Clinton: I Can Understand Why People Still Have Questions About Me

Democratic Party presidential nominee Hillary Clinton gave her first interview since accepting the nomination to Fox News Sunday's Chris Wallace.

Wallace said that in her acceptance speech, Clinton mentioned that she understood why people still had questions about her.

He pointed out that a majority of the American electorate had already made up their mind about Clinton.

"Well here's what I know Chris," she said. "I have work to do to make sure that ensure people know what I have done and what I will do. It's part of what this convention was about. I feel very comfortable that the more people learn about what I've actually done and not the caricature but the real deal, as my husband said in his remarks, they will see why I was elected twice to the United States Senate."

Clinton said that when she was elected to the Senate the second time she received 67 percent of the vote. She added that every time that she runs for office, there are different caricatures that come out of her. She said that voters put their focus on that instead of her actual accomplishments.

Wallace asked Clinton if she had legitimate reasons why the public would have any doubts about her honest and trustworthy numbers.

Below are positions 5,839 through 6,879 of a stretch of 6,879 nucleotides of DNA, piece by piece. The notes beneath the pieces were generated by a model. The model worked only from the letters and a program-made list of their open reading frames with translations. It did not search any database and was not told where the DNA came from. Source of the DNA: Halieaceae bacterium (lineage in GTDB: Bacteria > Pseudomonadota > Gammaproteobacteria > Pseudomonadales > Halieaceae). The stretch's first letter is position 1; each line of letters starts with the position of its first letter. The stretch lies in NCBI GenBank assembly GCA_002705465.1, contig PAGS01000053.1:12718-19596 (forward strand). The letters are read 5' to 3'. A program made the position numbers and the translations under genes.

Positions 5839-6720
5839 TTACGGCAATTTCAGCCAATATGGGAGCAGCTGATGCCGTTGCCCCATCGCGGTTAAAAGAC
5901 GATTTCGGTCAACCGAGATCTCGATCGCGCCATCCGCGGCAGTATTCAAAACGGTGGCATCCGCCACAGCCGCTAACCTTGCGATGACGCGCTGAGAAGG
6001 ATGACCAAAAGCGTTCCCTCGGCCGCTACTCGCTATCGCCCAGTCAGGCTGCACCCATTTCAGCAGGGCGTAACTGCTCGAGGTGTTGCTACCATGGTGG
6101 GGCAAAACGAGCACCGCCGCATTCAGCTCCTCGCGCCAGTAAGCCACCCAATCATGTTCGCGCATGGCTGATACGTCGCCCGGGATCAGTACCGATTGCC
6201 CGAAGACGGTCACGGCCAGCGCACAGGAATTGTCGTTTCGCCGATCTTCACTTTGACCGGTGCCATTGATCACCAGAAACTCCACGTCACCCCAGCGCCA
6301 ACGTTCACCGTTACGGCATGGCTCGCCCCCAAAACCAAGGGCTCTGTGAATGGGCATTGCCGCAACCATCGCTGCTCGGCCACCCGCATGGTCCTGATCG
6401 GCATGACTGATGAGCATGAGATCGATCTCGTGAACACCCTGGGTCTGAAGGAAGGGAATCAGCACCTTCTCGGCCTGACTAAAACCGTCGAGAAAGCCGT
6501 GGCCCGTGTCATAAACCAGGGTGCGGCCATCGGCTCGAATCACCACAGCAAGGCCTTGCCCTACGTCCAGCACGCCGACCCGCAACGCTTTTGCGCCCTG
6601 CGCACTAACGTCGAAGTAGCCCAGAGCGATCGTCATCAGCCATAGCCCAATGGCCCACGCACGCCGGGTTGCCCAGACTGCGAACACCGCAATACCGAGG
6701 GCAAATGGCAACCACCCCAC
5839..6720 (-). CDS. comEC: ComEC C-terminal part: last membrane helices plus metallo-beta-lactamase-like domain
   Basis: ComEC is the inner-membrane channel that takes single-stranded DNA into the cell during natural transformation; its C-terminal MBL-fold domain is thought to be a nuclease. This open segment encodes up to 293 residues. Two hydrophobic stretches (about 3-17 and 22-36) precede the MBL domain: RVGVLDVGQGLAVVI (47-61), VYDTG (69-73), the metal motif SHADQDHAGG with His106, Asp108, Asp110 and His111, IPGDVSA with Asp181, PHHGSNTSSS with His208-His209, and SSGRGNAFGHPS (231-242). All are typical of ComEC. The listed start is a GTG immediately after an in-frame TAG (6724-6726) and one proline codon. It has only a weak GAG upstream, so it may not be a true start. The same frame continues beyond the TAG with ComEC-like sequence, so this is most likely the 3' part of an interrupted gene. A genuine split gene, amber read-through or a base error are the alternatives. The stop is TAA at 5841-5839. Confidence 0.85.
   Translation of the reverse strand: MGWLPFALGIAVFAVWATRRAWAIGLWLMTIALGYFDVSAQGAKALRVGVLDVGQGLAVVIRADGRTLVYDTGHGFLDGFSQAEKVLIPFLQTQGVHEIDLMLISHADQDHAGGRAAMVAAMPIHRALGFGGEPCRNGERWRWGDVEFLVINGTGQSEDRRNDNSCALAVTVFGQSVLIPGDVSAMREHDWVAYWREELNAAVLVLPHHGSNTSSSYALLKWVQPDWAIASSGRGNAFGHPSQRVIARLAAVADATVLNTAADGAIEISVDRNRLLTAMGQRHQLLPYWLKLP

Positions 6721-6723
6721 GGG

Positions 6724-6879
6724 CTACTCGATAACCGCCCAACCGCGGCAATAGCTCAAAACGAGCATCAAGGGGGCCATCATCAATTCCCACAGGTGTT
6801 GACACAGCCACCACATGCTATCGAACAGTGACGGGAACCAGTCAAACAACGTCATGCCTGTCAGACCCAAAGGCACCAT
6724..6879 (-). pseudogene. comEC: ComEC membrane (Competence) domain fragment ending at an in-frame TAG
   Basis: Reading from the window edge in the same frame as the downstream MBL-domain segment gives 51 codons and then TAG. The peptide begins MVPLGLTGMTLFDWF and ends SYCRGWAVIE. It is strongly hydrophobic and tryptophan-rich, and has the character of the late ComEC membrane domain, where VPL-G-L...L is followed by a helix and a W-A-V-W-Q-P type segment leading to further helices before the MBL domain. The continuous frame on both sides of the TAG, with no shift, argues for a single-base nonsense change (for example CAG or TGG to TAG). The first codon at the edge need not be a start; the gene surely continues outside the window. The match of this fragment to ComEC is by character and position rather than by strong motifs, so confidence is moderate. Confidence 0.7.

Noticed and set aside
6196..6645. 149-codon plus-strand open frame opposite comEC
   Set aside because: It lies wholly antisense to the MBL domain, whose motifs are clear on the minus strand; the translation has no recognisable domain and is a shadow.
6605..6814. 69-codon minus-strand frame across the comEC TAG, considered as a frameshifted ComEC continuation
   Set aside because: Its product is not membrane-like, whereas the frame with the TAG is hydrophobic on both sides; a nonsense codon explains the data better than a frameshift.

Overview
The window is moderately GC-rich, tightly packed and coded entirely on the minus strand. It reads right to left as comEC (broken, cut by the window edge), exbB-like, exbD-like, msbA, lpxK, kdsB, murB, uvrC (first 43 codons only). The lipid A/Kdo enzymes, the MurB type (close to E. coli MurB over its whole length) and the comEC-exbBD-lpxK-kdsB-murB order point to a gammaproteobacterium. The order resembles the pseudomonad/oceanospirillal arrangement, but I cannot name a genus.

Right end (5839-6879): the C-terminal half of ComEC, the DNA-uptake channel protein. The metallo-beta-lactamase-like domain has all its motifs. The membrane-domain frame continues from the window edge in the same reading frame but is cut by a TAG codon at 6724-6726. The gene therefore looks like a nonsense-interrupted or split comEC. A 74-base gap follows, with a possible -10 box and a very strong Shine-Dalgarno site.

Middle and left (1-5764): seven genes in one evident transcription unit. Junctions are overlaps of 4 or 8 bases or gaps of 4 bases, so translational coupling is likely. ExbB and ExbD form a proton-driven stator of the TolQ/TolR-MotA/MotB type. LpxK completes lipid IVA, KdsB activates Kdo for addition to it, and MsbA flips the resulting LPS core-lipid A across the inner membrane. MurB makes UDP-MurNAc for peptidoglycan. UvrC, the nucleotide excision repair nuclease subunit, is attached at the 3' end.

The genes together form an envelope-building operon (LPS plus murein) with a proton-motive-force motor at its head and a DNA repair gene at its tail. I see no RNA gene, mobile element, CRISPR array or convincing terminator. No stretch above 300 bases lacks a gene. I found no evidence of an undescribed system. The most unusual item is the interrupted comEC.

"Well, I think that's fair for Americans to have questions," she said.

Clinton attempted to make a swipe at her Republican opponent Donald Trump about his numbers, which Wallace quickly said that Trump has been asked about his untrustworthy numbers.

Clinton went on to tout her public service record and said that if the public really had questions about what she wanted to get accomplished in while in the White House, they can go back to her record.

A CNN poll from July 2016 showed that 68 percent of Americans do not view Clinton as honest or trustworthy, while only 30 percent find her honest and trustworthy.

The same CNN poll found that only 39 percent of Americans have a favorable view of the Democratic Party candidate, which is lower than the original poll taken in April 1992 right before her husband was elected president.